Five Things I’ve Noticed After Being Married for a Month

As of September 16, we’ve been married a month.  Here are five things I’ve noticed since then:

1.  Holy crap, I’m glad this is real life and not Gone Girl.  (But check back with us in  five years?)

2.  One of our wedding readings was this excerpt from Jazz by Toni Morrison.   Since we got married, I can’t stop thinking about it.  It’s not our vows, but in a way I find more promise in it than if it had been.  The relief of being “inward toward the other,” of there being “no stud’s eye, no chippie glance to undo them,” is profound.

Popular culture spends a lot of time telling women that we’re Doing It Wrong, especially when “it” is relationships.  And it’s awful.  It sucks.  Being told how much I suck at performing traditional heteronormative woman-as-object femininity sucks. Which is precisely why Toni Morrison’s words mean so much to me. Because for the first time in my life, I feel sufficiently safe to believe that they’re true.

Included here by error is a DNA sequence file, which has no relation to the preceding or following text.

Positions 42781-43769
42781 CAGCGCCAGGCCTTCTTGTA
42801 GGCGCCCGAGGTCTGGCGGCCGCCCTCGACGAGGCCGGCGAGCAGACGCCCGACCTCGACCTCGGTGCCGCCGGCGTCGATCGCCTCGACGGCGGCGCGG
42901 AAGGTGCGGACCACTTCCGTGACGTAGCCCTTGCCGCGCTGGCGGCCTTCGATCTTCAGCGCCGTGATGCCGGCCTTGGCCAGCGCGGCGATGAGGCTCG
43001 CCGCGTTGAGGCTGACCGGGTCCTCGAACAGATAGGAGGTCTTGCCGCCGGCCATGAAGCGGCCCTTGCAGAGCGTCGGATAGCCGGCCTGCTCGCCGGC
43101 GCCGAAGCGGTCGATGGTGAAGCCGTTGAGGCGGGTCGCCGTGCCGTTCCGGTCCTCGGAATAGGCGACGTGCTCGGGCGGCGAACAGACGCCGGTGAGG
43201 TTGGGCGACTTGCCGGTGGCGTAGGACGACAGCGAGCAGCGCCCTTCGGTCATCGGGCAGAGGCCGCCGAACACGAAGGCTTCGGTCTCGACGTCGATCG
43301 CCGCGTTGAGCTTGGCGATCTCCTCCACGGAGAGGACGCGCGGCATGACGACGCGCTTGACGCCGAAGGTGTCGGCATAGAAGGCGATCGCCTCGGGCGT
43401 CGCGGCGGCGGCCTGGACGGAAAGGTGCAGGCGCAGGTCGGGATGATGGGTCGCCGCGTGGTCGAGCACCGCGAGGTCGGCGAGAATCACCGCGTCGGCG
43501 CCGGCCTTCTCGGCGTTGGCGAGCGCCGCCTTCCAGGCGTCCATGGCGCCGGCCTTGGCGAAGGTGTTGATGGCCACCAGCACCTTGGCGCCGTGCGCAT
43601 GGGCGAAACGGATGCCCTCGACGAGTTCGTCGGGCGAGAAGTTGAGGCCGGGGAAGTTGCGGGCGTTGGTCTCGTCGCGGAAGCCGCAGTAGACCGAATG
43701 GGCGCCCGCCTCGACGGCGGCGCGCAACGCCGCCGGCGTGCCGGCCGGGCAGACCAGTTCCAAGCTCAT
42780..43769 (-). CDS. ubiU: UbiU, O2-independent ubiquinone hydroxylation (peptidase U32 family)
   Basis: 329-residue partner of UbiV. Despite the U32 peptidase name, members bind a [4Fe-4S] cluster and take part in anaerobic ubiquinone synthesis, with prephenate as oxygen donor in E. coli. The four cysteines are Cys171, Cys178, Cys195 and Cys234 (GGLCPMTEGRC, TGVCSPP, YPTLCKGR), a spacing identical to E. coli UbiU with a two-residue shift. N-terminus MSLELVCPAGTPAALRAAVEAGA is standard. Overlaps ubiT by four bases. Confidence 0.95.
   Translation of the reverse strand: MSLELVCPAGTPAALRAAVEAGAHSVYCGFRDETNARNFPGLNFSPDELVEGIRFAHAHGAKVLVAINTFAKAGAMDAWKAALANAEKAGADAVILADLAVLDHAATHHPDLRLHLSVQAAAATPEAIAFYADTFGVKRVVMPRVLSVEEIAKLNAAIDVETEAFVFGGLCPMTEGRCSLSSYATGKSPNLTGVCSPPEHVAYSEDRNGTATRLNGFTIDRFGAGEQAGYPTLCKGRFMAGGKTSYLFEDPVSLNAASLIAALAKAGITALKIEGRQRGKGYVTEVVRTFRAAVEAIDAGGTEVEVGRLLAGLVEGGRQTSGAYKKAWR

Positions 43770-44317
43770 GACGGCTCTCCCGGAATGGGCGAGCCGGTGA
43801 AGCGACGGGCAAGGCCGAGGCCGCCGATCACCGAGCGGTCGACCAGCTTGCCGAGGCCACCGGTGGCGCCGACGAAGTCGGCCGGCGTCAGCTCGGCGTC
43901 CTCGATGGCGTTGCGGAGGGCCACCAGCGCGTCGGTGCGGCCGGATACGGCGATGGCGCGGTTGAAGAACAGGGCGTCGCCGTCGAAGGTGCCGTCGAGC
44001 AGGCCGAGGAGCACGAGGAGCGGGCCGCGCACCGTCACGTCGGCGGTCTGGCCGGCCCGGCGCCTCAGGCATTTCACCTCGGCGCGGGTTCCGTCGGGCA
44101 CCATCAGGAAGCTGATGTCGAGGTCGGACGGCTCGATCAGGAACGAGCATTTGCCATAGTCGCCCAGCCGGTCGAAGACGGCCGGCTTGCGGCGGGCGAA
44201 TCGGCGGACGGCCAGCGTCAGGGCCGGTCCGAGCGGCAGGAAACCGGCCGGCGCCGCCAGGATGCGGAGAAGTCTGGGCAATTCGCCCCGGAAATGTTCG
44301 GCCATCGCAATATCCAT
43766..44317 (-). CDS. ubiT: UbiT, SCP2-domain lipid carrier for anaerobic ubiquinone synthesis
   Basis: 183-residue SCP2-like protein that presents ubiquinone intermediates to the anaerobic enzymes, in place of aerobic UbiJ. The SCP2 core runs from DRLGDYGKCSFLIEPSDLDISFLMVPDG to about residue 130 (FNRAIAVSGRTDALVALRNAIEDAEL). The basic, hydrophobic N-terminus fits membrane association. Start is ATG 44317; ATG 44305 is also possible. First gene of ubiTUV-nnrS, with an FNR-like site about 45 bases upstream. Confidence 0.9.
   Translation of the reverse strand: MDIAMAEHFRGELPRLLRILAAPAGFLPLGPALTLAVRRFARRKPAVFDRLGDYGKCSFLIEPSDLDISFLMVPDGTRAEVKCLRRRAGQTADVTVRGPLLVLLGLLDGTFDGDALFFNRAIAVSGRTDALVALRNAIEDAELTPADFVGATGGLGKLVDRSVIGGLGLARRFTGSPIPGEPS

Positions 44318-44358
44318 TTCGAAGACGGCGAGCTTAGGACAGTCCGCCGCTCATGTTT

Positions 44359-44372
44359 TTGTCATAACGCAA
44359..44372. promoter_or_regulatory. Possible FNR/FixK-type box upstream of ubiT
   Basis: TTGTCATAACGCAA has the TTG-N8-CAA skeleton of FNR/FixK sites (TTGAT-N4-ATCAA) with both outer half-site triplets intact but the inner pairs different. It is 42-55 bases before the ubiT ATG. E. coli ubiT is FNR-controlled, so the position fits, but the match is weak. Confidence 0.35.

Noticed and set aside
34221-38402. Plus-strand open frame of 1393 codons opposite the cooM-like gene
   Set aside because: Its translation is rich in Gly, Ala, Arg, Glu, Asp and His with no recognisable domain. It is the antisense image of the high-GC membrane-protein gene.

3.  Misogynist catalogs of my failures as a woman, however, are no longer anxiety-producing in the slightest.  Now they offer only pure unbridled LOLarity.

4.  Romance and marriage are still hella sexist institutions, though, often to the detriment of the female half of a heterosexual pair.  Consider, for example,  this wedding that the bride didn’t know about until she arrived at it – super-romantic of the groom to do all that, right?  …But if the roles were reversed, we’d peg the bride not as “super-romantic,” but as a creepy man-shackling stalker. (Doubt me?  See these “hilarious” cake toppers:

Wilton, “Now I Have You”

Wilton, “Ball and Chain”

Weddingstar, “Roped Groom”

Weddingstar, “Bride Having the Upper Hand”

Weddingstar, “Gone Fishing”


5.  Not everyone who wants to know if I’m changing my name has a DEEP PERSONAL INTEREST in the answer.  Some of them just want to make sure they spell it right on the check they’re giving us as a wedding gift.  🙂


About Verity Reynolds

Verity Reynolds is the author of NANTAIS, an autistic space opera that never uses the word "autism." Buy her a coffee:
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